Jacobsen opens the door for me—he’s halfway through his salt-making process, and ready to hand over the reins for the night to one of his three part-time employees. As the Pearl’s restaurants overflow with giddy summer Friday crowds, a handful of industrious entrepreneurs are busy making the food that’ll get Portland through its weekend. In one corner, bakers are proofing dough for the bagels that’ll be served tomorrow at Bowery Bagels, just across the street, and owned by KitchenCru founder (and native New Yorker) Michael Madigan. Jacobsen is developing a special salt, made of bigger, hardier crystals, so Madigan can add salt bagels to his menu. Across the room, Sara Suffriti rolls out crust for the pies she sells under her brand Pieku—Jacobsen’s salt is the secret ingredient in her salted caramel apple pie. Around the corner, Aaron Silverman finishes a batch of fresh pork sausage that he’ll sell under his label, Tails & Trotters—soon, he hopes to be able to legally sell his Northwest prosciutto, made from pigs finished on a diet of Oregon hazelnuts. Though it’s a business incubator, KitchenCru feels as downright socialistic as Portland itself, a lefty workaround to the traditional capitalistic system. Despite the hour, there’s a sense of jolly camaraderie in the air, where everyone seems to know one another, and the kitchen hums like a beehive. That buzz, that energy that Joe Pedicini felt when he first moved to Oregon, where everyone knew they had such potential—Joe’s dream of the ’90s is alive in Portland.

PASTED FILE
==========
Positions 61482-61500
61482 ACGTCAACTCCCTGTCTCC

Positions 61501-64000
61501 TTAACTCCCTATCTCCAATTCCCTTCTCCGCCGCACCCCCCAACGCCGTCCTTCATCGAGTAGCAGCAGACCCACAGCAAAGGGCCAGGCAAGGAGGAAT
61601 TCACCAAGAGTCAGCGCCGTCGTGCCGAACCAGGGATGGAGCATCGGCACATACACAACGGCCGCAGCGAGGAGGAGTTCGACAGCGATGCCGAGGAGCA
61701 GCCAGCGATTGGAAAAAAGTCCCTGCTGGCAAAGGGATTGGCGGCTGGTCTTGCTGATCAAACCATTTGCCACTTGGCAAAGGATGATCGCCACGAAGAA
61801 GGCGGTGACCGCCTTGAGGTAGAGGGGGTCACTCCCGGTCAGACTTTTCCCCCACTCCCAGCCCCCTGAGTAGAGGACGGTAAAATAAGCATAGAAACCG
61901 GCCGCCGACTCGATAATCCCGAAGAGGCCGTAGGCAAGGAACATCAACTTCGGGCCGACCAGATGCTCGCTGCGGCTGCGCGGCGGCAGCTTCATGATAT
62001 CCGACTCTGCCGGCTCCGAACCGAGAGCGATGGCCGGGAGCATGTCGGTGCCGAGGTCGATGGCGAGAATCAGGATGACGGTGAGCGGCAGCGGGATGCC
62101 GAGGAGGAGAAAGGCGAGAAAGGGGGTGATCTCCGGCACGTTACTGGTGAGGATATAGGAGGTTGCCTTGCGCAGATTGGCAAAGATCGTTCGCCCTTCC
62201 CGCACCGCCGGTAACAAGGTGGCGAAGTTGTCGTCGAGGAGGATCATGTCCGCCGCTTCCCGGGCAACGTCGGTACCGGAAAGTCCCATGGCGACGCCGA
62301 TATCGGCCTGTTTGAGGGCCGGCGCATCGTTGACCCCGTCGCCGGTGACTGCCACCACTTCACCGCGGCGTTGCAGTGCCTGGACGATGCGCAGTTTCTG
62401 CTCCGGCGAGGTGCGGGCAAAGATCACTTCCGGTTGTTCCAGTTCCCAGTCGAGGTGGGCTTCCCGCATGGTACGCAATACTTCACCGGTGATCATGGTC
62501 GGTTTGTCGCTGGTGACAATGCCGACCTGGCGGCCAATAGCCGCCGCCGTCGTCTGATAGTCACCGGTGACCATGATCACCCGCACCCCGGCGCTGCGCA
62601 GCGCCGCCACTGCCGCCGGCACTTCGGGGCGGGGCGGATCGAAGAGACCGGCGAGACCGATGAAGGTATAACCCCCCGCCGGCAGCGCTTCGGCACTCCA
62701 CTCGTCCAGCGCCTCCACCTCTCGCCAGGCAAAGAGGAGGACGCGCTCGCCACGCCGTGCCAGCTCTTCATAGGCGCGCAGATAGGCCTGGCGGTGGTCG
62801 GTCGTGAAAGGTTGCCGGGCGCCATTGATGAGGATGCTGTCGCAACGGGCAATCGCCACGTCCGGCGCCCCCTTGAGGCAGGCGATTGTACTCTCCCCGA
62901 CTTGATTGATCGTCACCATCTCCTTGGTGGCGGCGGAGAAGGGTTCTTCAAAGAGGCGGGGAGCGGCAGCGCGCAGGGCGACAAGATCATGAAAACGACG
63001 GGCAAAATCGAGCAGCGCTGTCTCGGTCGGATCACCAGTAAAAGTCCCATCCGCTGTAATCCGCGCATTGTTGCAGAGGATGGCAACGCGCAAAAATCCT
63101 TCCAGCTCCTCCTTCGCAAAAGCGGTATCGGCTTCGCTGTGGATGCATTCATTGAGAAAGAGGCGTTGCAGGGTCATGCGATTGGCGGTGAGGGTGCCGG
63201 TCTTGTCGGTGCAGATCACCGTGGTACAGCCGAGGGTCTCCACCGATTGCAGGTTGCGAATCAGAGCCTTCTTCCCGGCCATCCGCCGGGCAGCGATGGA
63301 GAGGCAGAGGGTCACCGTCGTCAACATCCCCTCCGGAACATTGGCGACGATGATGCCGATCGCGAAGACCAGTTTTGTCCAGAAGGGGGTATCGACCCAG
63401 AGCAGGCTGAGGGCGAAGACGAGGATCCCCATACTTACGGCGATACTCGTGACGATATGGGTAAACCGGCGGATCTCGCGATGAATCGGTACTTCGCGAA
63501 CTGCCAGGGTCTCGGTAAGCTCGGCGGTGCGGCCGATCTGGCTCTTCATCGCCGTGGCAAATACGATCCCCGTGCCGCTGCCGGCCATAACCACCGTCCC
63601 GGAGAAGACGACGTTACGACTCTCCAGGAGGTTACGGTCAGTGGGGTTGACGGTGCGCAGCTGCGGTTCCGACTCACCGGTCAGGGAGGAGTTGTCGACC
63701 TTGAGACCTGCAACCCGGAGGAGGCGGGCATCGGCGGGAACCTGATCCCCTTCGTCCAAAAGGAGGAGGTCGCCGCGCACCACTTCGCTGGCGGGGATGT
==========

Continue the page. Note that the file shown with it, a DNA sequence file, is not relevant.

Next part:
Jacobsen Salt Co. has thrived at KitchenCru; in fact, it’s outgrown its incubator. After our trip to the coast, Jacobsen shows me what might be his new production facility, much closer to his seawater source. It’s a low-slung, mid-century warehouse, built to service the nearby WWII blimp hangar, a comically enormous building, bigger than a Manhattan block, and claimed to be the largest wooden building in the world. All around the warehouse, the plains of Tillamook stretch out, open and empty, perfectly flat for miles till they reach the Coast Range. There’s just so much open space out here that it’s dizzying, and the warehouse rents for pennies a square foot. When Jacobsen starts to talk about building ponds in the fields to experiment with traditional solar salt production, my mind drifts. I imagine what it would be like to live out here, to be part of this community, to grow things, to work harvest, to pluck gamay grapes just before sunrise, the vineyard’s shoulders shrouded in mist. I look out across the fields at the distant hills in the east and my eyes glaze over. Either I’m experiencing acute real-estate envy or vertigo.